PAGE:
After typing the command info registers, one can validate whether the register values are the expected ones. After correctly preparing the BSS segment and stack, the register set looked like the following:

 (qemu) info registers
  PC=0000000000800040 X00=0000000000804050 X01=000000000082f1d8
 X02=0000000000000000 X03=0000000000000000 X04=0000000000000000
 X05=0000000000000000 X06=0000000000000000 X07=0000000000000000
 X08=0000000000000000 X09=0000000000000000 X10=0000000000000000
 X11=0000000000000000 X12=0000000000000000 X13=0000000000000000
 X14=0000000000000000 X15=0000000000000000 X16=0000000000000000
 X17=0000000000000000 X18=0000000000000000 X19=0000000000000000
 X20=0000000000000000 X21=0000000000000000 X22=0000000000000000
 X23=0000000000000000 X24=0000000000000000 X25=0000000000000000
 X26=0000000000000000 X27=0000000000000000 X28=0000000000000000
 X29=0000000000000000 X30=0000000000000000  SP=0000000000804050
 PSTATE=600003cd -ZC- EL3h     FPCR=00000000 FPSR=00000000
 Q00=0000000000000000:0000000000000000 Q01=0000000000000000:0000000000000000
 Q02=0000000000000000:0000000000000000 Q03=0000000000000000:0000000000000000
 Q04=0000000000000000:0000000000000000 Q05=0000000000000000:0000000000000000
 Q06=0000000000000000:0000000000000000 Q07=0000000000000000:0000000000000000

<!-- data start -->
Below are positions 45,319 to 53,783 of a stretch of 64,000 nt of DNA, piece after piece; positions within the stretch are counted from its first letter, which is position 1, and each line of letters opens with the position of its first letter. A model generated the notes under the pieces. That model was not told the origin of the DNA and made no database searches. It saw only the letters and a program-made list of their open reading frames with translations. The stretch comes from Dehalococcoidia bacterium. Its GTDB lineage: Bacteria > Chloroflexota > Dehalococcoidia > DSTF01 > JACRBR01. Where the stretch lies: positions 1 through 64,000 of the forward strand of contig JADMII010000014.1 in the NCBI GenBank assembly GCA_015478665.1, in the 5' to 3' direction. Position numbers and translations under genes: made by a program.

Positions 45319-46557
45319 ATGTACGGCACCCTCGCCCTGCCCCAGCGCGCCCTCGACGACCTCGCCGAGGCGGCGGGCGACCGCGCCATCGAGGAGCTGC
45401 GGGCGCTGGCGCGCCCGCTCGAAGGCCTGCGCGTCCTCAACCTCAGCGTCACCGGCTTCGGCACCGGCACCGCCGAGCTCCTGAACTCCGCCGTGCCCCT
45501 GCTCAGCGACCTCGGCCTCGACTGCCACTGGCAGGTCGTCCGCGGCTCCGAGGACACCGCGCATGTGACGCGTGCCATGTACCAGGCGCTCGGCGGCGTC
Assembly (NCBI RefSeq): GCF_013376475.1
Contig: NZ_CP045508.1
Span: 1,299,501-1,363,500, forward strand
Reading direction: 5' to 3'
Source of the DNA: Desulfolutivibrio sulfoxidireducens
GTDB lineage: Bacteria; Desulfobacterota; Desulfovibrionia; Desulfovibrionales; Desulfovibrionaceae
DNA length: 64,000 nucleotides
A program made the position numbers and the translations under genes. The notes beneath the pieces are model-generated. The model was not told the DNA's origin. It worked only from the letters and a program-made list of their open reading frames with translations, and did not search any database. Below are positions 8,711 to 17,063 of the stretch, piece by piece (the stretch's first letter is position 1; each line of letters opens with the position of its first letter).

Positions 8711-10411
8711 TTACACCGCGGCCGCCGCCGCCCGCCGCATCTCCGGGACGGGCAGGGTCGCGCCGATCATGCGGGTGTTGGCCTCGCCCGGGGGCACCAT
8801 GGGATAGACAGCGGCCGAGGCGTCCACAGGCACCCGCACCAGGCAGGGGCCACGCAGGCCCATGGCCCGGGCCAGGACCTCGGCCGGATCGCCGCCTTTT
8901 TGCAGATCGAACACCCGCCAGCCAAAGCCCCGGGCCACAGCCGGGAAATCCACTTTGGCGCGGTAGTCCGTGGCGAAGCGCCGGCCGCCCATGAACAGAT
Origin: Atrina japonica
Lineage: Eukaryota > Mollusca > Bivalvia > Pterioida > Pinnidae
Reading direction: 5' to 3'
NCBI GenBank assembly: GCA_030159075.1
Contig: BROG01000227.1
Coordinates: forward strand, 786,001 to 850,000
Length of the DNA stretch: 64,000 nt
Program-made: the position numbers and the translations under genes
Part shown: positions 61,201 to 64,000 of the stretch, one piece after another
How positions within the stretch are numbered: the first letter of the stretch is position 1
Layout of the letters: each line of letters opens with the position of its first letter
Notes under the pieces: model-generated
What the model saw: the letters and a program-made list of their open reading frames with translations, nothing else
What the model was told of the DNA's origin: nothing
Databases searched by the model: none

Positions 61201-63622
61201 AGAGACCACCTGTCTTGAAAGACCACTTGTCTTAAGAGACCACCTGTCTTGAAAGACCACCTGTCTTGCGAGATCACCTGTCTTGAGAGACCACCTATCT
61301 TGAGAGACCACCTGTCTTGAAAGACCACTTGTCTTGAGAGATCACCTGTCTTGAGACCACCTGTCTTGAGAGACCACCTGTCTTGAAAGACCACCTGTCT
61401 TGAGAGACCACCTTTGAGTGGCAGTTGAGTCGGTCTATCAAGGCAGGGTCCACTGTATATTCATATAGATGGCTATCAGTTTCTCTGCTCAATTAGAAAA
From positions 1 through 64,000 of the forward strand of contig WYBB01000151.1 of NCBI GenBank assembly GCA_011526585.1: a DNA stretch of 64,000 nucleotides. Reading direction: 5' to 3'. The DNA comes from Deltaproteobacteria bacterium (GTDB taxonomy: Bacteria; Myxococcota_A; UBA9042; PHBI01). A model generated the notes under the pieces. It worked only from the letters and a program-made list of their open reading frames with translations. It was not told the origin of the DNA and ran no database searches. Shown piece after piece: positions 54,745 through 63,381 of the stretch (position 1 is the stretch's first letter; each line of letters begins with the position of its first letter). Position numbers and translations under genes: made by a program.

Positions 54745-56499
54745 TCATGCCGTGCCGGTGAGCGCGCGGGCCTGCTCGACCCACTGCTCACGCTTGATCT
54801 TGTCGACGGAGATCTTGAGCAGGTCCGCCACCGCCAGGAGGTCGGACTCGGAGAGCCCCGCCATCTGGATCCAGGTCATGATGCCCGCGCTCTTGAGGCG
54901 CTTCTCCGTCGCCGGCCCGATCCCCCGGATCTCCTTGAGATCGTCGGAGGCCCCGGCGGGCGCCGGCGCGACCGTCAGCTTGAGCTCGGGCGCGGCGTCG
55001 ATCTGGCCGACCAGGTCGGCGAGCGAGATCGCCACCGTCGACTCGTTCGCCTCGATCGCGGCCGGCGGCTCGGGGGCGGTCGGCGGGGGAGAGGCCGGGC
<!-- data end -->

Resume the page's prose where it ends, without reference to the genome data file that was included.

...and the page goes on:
Q08=0000000000000000:0000000000000000 Q09=0000000000000000:0000000000000000
 Q10=0000000000000000:0000000000000000 Q11=0000000000000000:0000000000000000
 Q12=0000000000000000:0000000000000000 Q13=0000000000000000:0000000000000000
 Q14=0000000000000000:0000000000000000 Q15=0000000000000000:0000000000000000
 Q16=0000000000000000:0000000000000000 Q17=0000000000000000:0000000000000000
 Q18=0000000000000000:0000000000000000 Q19=0000000000000000:0000000000000000
 Q20=0000000000000000:0000000000000000 Q21=0000000000000000:0000000000000000
 Q22=0000000000000000:0000000000000000 Q23=0000000000000000:0000000000000000
 Q24=0000000000000000:0000000000000000 Q25=0000000000000000:0000000000000000
 Q26=0000000000000000:0000000000000000 Q27=0000000000000000:0000000000000000
 Q28=0000000000000000:0000000000000000 Q29=0000000000000000:0000000000000000
 Q30=0000000000000000:0000000000000000 Q31=0000000000000000:0000000000000000